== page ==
Thursday 19 December 2013

Twitter in Physiotherapy education: Exciting prospect or lame duck?

Reflections on TWEED13 @University of Nottingham

The University of Nottingham’s ‘Twitter in Education Conference’ TWEED13 took place on December 16th 2013. The mini-conference raised a number of interesting issues and potential directions for the future. 

Roger Kerry @RogerKerry1 (Division of Health Sciences) and Natasa Lackovic @natasa_wonders (Learning Sciences Research Institute) presented their experiences of attempting to engage 43 Physiotherapy (PT) students in a Twitter based project to promote engagement with the evidence based practice (EBP2) module.

In short … Despite the news that recent research from @pewinternet shows Twitter's influence has doubled amongst (US) teens. Nottingham’s PT students did NOT engage!
This may come as a surprise to some and a no brainer to others.

So why not? ... I hear you asking. 

Whilst is well known that students spend many hours on social media platforms; it seems they are spending the bulk of it on Facebook and only a small proportion of it on Twitter. 

As it turned out that only 12/43 students in the Nottingham cohort actually were Twitter users prior to the study. Subsequently, next to no local students took up the cudgels. However, there did seem to some take up of the #EBP2 hashtag from other academics and interested parties and PT students other Universities.

So what does this tell us? … and what are the directions for the future? Well it seemed in this one small study that students simply didn’t ‘get it’. The conference perhaps provoked more questions than answers. Such as;

‘Should lecturers be incorporating this technology into lectures to illustrate its worth?’

‘Is the whole thing simply distracting anyway… and would we be better without it?’

So what are the barriers to Twitter use in education?


“I would never use Twitter for learning” (UoN student)
“I don’t want to follow lecturers … They might look at what I post” (UoN student)
Twitter novices "fear of saying something inadequate / embarrassment"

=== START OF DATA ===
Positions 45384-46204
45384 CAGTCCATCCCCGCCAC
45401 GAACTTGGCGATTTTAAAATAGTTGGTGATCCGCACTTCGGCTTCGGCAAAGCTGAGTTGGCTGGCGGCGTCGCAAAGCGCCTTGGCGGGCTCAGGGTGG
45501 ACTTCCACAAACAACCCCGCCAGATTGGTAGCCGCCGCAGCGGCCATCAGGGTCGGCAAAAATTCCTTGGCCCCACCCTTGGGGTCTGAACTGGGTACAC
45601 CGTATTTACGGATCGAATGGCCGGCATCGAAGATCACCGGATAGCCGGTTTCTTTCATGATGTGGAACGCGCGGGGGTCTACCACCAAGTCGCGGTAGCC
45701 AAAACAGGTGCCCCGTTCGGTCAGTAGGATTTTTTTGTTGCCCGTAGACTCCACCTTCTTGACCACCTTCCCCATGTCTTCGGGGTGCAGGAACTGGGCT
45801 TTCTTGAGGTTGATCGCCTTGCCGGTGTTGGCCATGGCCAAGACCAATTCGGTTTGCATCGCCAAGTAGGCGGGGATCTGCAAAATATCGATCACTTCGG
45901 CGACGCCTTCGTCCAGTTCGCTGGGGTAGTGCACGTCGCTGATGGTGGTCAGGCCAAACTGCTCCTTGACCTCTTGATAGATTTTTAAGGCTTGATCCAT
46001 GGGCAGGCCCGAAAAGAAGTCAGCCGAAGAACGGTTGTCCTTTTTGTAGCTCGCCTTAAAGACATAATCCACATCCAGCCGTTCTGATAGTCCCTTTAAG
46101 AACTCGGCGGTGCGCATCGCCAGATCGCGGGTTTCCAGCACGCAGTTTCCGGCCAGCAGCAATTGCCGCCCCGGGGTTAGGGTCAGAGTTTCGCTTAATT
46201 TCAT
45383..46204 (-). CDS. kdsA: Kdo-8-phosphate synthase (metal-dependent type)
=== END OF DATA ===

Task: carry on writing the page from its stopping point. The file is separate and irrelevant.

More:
Twitter is perceived by students to be "not for students"
‘I have encouraged some colleagues onto Twitter for CPD but they are resolute lurkers.’


Potential tweepy solutions


Provide social media training/induction? … to highlight how and why they might want to use social media avenues for their studies.

Use a ‘professional’ Twitter pseudonym … a tactic commonly used in business, music and education. It is not uncommon for individuals to have multiple ‘profile/personalities’ on social media. This eliminates the student’s  worry of lecturers ‘seeing their silly tweets’.

Encourage ‘lurkers’ … It is often possible to learn a great deal from the posts, debates and discussions of more confident engagers without EVER entering into the conversation.

Use of twitter for providing student feedback (via the private message facility - 140 characters) … The beauty of this, is that it HAS to be short and to the point … a useful writing skill at every level for students and academics alike.


#Tweed13 provided an outcome which was perhaps different from my own personal expectations. However, that in itself was entirely thought provoking. The mini-conference provoked (cyber and real) discussion and gave us some useful pointers for future directions in an emerging field within University education.  

Far from being a lame duck, this small study perhaps just illustrated we may have to be a little more inventive with regard to our own approach to innovation. I can't wait to get back on the lake again!

Watch this space tweepies!

The author @TaylorAlanJ  uses Twitter in education in a variety of ways.

Tweepy resources


1 comment:

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